The Washington State Department of Transportation (WSDOT) is responsible for planning, operating, and maintaining a highway network consisting of over 18,500 lane-miles of highway. Planning and building highways is, by nature, a long-range enterprise. It requires making many assumptions about future travel demand as well as estimating future fuel tax revenue. In recent years the growing uncertainty about oil prices and availability has made long-range transportation planning even more challenging. Rather than relying on trend extrapolation, this study uses market mechanisms to shed light on key long-range transportation planning assumptions. Although WSDOT is pursuing a variety of alternative fuels and energy sources including Electric Vehicles (EV), biofuels, propane, natural gas, etc. and their respective infrastructures, this study focuses primarily on natural gas. In particular, this study will help WSDOT assess the likelihood natural gas will substitute for petroleum fuels and estimate the impacts changes in fuel prices will have on travel demand, fuel consumption, Greenhouse Gas emissions, and fuel tax revenues.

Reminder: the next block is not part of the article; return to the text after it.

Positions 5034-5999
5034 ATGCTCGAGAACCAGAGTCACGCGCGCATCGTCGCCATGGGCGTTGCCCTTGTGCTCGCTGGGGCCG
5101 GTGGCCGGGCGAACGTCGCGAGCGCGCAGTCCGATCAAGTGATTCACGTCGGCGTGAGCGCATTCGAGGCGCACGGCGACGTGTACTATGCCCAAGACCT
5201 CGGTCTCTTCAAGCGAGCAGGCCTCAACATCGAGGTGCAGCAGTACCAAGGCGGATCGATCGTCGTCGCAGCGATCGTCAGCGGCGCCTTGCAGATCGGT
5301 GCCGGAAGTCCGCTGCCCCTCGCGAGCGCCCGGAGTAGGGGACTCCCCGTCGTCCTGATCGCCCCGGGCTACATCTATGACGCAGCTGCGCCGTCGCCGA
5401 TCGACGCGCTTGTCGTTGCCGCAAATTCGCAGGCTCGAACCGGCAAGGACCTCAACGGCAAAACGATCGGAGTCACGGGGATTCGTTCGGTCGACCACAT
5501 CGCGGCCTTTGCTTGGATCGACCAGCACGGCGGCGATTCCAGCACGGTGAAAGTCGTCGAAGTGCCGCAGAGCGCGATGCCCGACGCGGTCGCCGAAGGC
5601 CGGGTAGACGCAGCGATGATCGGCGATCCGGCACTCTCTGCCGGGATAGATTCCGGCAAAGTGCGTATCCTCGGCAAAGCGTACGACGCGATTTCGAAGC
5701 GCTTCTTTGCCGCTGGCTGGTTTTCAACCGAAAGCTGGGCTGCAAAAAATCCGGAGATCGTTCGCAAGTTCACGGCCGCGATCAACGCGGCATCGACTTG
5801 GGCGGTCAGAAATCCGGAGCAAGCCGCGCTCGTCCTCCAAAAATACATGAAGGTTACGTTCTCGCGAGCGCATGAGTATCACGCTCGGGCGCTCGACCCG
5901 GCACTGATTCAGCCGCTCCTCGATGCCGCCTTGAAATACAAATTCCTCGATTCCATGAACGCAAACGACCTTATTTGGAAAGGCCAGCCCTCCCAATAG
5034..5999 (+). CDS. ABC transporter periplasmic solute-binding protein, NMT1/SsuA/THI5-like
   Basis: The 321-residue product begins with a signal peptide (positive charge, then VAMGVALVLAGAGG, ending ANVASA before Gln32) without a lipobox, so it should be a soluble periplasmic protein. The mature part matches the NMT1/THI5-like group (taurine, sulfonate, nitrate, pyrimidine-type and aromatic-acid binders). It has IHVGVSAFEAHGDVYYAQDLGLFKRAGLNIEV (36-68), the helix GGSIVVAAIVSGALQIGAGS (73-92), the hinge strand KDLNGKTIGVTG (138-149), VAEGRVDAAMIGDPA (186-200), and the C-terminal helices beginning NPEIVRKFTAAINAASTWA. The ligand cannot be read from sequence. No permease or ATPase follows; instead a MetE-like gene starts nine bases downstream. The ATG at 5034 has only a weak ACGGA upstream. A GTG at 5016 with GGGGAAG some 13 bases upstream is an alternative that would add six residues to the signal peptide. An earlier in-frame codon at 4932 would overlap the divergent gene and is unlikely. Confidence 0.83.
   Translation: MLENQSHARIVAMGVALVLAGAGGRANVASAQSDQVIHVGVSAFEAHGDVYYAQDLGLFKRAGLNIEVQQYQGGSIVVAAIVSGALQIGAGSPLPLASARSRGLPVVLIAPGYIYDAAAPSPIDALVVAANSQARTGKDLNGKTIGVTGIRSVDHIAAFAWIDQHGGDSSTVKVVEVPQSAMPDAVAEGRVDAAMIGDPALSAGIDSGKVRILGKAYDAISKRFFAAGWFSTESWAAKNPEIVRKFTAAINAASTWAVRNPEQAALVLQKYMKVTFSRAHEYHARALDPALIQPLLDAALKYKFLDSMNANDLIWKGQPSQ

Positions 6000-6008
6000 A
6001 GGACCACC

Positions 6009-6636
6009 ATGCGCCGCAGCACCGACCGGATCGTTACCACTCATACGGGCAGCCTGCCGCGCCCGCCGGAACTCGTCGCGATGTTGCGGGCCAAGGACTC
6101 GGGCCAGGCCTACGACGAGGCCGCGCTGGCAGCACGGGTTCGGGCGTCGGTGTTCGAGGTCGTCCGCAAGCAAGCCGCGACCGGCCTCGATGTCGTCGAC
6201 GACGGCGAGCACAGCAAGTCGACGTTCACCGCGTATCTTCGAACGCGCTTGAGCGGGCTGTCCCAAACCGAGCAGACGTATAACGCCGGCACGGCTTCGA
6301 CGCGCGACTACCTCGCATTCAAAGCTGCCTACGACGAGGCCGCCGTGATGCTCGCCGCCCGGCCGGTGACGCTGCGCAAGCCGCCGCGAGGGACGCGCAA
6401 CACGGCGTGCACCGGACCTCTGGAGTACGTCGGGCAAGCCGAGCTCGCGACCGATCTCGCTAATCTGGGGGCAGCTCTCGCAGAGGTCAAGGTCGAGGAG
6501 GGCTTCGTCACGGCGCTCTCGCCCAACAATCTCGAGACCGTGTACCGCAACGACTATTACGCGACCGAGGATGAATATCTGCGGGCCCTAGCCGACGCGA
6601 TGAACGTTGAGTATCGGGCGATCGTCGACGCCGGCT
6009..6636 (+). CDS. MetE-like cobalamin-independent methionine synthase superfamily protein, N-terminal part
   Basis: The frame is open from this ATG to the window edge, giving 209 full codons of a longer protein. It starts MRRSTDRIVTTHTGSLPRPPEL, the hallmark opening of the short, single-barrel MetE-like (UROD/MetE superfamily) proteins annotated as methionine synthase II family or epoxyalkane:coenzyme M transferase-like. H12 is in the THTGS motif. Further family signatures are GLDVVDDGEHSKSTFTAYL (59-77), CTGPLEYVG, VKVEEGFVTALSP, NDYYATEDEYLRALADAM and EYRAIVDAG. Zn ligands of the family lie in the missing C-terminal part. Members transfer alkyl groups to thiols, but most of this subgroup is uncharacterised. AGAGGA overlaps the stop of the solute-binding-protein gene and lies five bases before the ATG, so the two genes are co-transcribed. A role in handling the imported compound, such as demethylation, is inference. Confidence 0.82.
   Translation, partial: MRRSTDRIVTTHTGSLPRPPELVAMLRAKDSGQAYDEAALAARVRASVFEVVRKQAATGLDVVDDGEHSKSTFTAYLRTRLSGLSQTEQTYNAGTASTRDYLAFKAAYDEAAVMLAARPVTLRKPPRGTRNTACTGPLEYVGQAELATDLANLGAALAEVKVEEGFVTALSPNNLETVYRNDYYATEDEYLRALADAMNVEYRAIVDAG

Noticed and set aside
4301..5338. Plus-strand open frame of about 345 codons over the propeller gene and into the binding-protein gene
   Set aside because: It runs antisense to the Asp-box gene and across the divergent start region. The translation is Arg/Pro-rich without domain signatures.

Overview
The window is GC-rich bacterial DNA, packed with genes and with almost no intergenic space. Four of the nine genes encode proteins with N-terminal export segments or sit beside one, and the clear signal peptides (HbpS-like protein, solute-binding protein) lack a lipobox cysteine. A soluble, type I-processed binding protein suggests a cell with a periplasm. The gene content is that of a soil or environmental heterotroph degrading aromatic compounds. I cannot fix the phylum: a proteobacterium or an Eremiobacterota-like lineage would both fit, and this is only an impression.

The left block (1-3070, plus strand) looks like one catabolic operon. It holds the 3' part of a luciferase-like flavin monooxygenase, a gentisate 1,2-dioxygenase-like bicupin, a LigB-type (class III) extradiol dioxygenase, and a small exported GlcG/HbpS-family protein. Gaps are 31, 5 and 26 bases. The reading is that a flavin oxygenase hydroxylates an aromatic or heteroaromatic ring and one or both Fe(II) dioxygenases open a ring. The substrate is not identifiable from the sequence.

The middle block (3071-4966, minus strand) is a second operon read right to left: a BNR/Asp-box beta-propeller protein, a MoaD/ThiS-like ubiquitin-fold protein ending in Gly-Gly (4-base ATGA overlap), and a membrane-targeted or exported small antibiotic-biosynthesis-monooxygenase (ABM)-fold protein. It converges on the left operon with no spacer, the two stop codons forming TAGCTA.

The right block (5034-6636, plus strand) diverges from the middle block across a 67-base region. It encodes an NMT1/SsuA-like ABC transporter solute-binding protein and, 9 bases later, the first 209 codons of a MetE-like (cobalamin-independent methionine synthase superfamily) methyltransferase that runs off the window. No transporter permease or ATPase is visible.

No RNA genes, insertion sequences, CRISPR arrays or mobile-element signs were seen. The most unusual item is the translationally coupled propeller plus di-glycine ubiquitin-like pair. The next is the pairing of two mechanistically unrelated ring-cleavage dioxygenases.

The results of the modeling show that the potential impacts of Natural Gas Vehicles (NGV) have the potential to have effects on vehicle miles traveled (VMT), emissions, and fuel tax revenue. The effects of these vehicles are muted by the current lack of natural gas vehicles in the fleet. The usage of natural gas vehicles is limited to fleet vehicles and vehicles with high mileage usage. Challenges with widespread integration currently include the increased upfront capital costs associated with vehicles with natural gas, decreased power for heavy vehicles, and range anxiety in locations without developed natural gas fueling infrastructure. Currently the NGV market in the state of Washington is hampered by these factors. The modeling and analysis provided in the document can be used to analyze changing conditions in the NGV market and the effects on key transportation metrics.